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Hair Conditon – Get control!

avantgarde_05How do you know the condition of your hair? More importantly, why is it important to know what condition your hair is in?

Just like skin types, each texture and fabric of hair has different needs. That’s why there are so many products out there. Our hair is not one-size-fits-all.

When it comes to hair too much of a good thing is a bad thing. Too much moisture can leave hair dull, lifeless, and limp. Not to mention oily scalp or acne that comes from hair that rubs against skin. How do I know if I have too much moisture? Fill a glass with water and put a strand of hair in it. If it floats (slightly submerged is OK), it has enough moisture. If it sinks, the hair is dry and thirsty. Add a moisture-rich conditioner or add a few drops of oil to the tattered ends.

Too much protein can make hair brittle and resistant to styling. Hair can become coarse and break. Healthy hair should be able to stretch 50% of its length when you stretch it slowly. Fine hair and lightened hair are usually protein-deprived. Get an Awapuhi Ginger* protein keratin treatment. Hair turns to satin the very first time you use it! I’ve never used anything that compares to it.

Too much heat will split, break, and shrivel unprotected hairs. We’ve all seen split ends, caused by heat, brush tension, and friction. I’ve seen a split with 5 ends, multiple jointed breaks still dangling from the remaining cortex, and some pieces that tear off and only leave behind a little white ball at the end. Damage that is this extensive will have to be cut off to save the remaining length, but do what you can to protect the innocent cuticle!HBS-SplitEnds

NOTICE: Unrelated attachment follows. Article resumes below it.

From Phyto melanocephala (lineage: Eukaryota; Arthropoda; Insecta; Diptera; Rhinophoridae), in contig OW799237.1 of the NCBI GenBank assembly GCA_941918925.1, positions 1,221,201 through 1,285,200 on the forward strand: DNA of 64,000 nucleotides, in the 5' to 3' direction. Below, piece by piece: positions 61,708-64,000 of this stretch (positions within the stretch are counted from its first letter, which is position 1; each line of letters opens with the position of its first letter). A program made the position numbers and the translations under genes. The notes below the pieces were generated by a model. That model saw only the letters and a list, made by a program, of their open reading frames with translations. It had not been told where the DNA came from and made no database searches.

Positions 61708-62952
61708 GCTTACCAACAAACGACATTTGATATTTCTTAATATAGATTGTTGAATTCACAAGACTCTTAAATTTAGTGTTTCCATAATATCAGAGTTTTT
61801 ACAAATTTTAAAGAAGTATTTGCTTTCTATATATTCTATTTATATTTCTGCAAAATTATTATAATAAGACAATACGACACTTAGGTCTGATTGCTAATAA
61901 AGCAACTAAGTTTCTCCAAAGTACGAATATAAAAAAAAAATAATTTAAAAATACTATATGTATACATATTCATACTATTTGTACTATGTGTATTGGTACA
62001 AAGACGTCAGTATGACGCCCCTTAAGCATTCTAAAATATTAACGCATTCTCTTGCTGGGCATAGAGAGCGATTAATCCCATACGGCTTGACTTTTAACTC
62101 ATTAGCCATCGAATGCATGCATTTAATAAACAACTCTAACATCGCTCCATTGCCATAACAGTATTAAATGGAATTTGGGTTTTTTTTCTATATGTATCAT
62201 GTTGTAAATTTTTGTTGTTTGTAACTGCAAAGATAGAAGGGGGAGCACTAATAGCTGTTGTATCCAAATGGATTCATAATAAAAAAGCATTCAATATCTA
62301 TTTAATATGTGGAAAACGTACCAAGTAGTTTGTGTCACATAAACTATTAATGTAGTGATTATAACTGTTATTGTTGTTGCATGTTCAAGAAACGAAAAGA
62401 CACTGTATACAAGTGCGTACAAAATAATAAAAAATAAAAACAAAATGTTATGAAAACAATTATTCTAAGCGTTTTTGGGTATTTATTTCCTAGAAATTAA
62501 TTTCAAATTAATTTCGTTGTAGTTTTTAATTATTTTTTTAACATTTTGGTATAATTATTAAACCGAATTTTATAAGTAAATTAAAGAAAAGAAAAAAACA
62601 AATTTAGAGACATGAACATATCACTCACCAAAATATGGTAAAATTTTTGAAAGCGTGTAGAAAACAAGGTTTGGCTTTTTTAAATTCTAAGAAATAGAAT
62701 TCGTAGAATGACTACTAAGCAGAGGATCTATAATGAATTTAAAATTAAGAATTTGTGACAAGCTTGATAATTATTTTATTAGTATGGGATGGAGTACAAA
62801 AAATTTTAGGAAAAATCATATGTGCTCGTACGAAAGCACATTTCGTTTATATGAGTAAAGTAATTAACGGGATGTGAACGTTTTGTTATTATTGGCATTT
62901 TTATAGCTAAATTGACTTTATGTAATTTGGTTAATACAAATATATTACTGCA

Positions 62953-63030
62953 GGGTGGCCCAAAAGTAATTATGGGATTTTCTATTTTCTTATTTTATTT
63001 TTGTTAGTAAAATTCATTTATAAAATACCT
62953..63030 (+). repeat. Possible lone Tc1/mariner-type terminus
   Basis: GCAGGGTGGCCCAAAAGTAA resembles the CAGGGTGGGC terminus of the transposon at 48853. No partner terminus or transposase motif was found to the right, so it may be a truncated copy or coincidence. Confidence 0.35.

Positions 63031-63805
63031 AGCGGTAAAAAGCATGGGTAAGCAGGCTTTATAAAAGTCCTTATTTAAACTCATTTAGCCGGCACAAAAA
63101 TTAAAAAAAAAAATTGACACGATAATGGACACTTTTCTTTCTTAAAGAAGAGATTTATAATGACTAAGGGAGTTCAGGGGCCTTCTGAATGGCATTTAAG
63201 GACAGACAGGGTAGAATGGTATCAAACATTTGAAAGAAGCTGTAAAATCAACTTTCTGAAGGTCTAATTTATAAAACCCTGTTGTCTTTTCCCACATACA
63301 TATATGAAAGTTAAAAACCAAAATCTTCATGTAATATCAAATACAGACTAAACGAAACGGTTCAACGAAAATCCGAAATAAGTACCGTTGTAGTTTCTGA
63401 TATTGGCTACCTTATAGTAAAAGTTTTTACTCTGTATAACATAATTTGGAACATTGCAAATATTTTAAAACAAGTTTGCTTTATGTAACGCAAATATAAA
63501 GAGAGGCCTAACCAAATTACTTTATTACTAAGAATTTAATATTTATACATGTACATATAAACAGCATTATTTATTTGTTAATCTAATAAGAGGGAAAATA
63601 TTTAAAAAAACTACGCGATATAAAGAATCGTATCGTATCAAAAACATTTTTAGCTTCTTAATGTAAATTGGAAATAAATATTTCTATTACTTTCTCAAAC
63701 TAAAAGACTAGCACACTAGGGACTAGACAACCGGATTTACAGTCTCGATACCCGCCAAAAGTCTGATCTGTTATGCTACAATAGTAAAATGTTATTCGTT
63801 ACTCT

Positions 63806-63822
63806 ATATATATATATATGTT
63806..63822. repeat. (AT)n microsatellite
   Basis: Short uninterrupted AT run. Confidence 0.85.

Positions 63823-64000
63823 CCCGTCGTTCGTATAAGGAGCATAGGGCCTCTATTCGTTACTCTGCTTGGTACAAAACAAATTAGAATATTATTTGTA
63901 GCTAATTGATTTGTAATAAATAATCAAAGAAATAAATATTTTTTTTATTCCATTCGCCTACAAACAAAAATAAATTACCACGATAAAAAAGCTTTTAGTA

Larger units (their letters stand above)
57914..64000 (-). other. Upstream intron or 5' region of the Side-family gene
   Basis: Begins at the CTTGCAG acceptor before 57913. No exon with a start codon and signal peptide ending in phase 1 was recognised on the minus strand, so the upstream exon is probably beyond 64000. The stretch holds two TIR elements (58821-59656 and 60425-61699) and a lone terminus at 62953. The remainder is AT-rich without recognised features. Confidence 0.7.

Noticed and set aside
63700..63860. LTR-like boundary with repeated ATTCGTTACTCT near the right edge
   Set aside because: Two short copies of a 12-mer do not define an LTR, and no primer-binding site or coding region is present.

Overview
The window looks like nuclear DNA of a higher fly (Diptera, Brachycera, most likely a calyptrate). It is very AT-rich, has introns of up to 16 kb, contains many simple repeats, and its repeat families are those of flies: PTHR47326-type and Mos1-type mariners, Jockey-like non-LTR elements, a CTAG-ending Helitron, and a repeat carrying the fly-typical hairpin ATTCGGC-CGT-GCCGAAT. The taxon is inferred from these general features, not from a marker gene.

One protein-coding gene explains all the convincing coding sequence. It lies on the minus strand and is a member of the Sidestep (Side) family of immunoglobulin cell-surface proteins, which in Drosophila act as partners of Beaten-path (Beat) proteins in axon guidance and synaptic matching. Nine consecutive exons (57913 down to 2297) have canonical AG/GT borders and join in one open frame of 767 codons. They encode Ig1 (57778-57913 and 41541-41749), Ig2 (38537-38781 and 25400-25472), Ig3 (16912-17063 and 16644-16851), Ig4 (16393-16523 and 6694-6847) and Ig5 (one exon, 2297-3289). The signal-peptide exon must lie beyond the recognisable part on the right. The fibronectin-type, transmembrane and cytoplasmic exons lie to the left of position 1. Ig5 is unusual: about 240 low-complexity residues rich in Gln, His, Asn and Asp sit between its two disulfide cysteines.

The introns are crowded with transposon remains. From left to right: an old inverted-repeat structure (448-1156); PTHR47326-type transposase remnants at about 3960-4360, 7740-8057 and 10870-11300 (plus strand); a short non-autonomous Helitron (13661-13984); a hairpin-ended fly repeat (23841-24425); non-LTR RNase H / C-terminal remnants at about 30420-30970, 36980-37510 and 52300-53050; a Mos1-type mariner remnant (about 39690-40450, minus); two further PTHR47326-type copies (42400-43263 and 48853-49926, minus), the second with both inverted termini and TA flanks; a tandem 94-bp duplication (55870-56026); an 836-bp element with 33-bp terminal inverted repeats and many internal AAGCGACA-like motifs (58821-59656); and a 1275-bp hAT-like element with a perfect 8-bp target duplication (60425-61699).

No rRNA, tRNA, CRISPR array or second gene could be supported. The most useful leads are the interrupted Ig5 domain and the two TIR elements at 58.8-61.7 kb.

Make sure that hair is dry before you apply direct heat. A sizzling sound is bad news bears. Apply a thermal protectant spray to each section before ironing. If your iron has a temperature setting, use the lowest for touch up styling and fine hair, especially baby hair at the face line.

Don’t be tempted to repeatedly heat frizzy areas; smooth it with serum, gloss, or oil instead. Alcohol and heat are not friends. Use hairspray and mousse after you are finished heat styling; it will dry out your hair even more and make it more susceptible to the “shrivel” factor.

Here’s a “no duh” for causing your hair to go from good to bad condition: too many chemicals (pool, tap water, home color, etc). These chemicals will get you brittle hair, hair that won’t hold color or turns reddish and brassy before it is time for a touch-up and worse. Have your water tested- you will be appalled at the results. The chlorine and ammonia levels in our water system are extremely high (in San Diego, at our salon in Ketchikan, Alaska it’s natural rain water, huge difference!). In San Diego these chemical levels are high enough to kill 11 fish in my aquarium despite using Neutralizer drops! It should not be surprising that the corrosion that occurs in our pipes and faucets would also occur on our delicate hair and skin.
One of my experiments during my educator training was to save a couple of hairs and place them in tap water for a few days to measure the color and elasticity difference. Pretty astonishing results here in So Cal! I’ll cover that in another post!

My Tricology degree is an ongoing evolution of research and trial & error. I only write about things that I can attest to personally. If you have questions, hair ailments, or personal testimony, please – don’t keep it to yourself! I’d love to hear about it! You can find at San Diego’s #1 Paul Mitchell Focus Salon, Hair Body & Sol! Give me a call, shoot me an email, or stop by to see me!

XOXO

~ Beth

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